By Mary Lister
Picture it: Your boss just gave you permission to go to a conference in, say, Hawaii. Amazing! What a dream come true that your company will pay for your flights and hotel to paradise. So you google the event and try to find where to sign up—and when it’s happening again and which hotel they recommend booking. But instead of finding a one-stop shop full of answers, you have to click and click to get all the information you need.
That won’t do.
Event landing pages, like general lead generation landing pages, need to be compelling and scannable. For event marketers, the event landing page should be designed specifically for your needs—which means that all event landing pages should be designed to compel visitors to register for your event or sign up for post-click events, i.e. a page for people who engaged with your company at an event.
But the best event landing pages—to drive registrants or post-click actions—are designed to compel visitors to act now.
Here are seven examples of great event landing pages, plus how you can copy these techniques to create your own high-converting pages!
Basic requirements for all event landing pages
Before we dive into some stellar examples, it’s good to lay some groundwork. You need to know the basic requirements before you can go above and beyond, after all.
To get started, think about your event landing page as an invitation to a party you’re throwing or trying to convince your friends to go to. What information do people need to know? What details would you need to include?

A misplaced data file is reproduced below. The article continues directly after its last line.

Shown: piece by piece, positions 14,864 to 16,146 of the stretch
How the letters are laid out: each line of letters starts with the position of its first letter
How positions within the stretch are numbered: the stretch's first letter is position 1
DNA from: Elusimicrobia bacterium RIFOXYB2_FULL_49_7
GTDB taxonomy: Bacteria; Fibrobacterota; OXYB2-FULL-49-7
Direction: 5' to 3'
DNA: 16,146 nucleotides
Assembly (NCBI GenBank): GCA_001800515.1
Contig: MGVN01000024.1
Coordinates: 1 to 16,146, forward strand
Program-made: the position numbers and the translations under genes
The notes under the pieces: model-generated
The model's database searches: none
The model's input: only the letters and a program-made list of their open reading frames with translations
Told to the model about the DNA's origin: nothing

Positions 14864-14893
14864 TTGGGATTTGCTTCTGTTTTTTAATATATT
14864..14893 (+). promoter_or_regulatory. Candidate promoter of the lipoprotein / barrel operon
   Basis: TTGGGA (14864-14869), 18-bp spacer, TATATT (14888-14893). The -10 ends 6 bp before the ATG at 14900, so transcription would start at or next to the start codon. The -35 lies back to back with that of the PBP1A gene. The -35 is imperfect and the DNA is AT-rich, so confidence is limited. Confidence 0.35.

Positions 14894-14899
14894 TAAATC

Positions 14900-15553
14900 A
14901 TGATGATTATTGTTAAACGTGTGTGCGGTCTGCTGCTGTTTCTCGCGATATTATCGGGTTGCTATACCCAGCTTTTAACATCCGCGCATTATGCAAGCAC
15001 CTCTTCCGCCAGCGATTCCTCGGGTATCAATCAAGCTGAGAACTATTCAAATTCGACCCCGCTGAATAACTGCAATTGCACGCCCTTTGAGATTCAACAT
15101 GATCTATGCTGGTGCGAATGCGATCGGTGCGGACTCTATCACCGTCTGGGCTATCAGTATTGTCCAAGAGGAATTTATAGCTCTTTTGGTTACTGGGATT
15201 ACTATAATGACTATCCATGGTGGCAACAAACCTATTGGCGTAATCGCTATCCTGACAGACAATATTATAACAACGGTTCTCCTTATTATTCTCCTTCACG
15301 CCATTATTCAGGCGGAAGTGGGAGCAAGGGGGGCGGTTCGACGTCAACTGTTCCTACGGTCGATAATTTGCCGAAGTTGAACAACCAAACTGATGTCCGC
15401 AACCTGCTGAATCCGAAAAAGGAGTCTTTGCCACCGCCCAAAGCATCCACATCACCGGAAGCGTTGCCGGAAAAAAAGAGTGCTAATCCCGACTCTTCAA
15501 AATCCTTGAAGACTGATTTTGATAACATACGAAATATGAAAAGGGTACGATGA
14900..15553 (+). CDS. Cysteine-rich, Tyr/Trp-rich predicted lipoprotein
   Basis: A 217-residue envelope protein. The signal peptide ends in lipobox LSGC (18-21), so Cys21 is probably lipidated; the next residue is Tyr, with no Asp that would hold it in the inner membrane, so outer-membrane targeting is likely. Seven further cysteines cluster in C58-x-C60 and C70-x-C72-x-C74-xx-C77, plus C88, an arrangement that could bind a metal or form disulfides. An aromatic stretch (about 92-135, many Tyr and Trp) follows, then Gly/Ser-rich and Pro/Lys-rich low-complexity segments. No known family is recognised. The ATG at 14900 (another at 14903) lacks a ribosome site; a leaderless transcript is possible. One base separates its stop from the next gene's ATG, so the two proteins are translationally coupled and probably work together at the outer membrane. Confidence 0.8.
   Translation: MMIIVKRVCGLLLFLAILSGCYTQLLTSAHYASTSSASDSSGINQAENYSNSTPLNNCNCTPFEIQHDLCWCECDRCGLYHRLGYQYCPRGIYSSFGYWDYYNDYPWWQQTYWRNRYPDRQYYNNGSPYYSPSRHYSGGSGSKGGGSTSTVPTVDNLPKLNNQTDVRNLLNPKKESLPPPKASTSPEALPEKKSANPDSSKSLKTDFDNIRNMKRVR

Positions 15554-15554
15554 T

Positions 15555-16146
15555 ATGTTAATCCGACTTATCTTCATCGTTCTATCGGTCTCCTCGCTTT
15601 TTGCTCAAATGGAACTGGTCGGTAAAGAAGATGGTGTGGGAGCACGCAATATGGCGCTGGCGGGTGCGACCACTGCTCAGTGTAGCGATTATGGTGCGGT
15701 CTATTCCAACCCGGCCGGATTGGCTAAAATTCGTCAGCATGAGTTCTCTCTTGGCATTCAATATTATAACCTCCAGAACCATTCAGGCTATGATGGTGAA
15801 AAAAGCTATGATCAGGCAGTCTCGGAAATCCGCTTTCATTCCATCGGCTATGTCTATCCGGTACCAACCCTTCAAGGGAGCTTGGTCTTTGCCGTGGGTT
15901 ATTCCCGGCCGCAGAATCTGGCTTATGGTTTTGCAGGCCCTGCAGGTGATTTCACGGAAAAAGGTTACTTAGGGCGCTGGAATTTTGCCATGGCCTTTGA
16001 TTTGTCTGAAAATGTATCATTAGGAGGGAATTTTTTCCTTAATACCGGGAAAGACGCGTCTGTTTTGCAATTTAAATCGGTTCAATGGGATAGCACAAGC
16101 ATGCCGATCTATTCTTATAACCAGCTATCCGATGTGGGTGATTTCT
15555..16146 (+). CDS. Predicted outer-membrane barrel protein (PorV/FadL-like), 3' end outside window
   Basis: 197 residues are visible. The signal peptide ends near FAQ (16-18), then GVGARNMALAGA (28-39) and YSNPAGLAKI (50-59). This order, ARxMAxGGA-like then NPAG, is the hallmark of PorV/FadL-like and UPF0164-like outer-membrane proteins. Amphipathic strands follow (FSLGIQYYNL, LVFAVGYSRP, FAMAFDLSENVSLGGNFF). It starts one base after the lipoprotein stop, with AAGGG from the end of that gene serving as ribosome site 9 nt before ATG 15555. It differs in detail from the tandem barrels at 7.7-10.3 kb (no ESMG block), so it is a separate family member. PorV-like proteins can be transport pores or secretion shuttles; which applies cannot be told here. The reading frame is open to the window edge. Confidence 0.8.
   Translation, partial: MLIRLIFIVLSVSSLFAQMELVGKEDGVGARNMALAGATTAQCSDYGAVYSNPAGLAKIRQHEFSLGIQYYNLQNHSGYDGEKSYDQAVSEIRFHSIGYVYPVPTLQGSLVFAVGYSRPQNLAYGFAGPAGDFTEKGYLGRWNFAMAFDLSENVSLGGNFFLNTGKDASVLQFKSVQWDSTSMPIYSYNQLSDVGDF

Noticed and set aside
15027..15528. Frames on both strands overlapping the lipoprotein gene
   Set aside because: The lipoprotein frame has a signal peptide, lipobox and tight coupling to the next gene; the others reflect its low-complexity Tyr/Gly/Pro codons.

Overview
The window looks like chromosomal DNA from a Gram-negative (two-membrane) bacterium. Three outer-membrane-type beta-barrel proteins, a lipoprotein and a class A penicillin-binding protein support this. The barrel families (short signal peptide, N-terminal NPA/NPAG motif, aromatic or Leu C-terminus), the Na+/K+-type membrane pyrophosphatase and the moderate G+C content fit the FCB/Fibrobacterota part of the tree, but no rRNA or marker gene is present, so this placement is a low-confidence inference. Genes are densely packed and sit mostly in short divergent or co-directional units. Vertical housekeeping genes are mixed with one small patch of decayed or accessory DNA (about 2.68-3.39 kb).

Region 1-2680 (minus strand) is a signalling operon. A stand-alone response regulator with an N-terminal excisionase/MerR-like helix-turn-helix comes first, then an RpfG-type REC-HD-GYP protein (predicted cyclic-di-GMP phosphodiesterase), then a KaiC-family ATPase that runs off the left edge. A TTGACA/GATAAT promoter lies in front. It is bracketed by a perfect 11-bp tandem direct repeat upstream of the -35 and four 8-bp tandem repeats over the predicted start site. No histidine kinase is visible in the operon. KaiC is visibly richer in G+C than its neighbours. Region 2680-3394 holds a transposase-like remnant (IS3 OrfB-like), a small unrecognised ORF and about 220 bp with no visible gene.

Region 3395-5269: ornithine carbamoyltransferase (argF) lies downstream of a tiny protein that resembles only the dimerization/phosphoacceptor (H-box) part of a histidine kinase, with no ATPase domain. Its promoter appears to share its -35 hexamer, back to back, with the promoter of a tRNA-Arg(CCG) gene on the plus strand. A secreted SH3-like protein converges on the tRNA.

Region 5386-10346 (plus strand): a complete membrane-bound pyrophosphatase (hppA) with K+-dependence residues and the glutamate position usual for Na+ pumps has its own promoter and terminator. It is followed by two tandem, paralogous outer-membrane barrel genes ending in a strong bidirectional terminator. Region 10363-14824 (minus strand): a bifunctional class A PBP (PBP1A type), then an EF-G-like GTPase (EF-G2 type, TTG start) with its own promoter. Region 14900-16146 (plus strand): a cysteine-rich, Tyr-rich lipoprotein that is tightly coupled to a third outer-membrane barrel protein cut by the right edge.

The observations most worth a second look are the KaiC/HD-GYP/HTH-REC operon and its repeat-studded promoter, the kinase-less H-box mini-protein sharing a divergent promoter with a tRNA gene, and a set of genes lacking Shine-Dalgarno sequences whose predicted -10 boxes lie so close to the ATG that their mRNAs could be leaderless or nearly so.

- The who: That would be you, the host. Who are you and why are you an authority on this topic or hosting this event? Alternatively, if you’re an affiliate or sponsor of the event, why are you attending and/or encouraging other people to register as well? If you’re the host, do your sponsors a solid and throw their logos up. It’s just good manners.
- The what: As in, what is this event all about? Conferences can be hyper-focused on a niche topic, like, I don’t know, how to create a great event landing page. Or they can be broad and come with lots of bells and whistles, like SXSW. Make sure you tell your audience what to expect.
- The details: Where and when is the event? You don’t need to get as specific as the actual address, but make sure to include the city. These details should be featured prominently on your landing page, probably right next to a CTA.
- The CTA: Speaking of CTAs, your landing page will need at least one. Maybe multiple, actually. If your event landing page has to pack in a lot of information and users will be scrolling through it, make sure they can navigate to a CTA to get their tickets at all times. You never want someone to have to work to give you money.
Read more here:: B2CMarketingInsider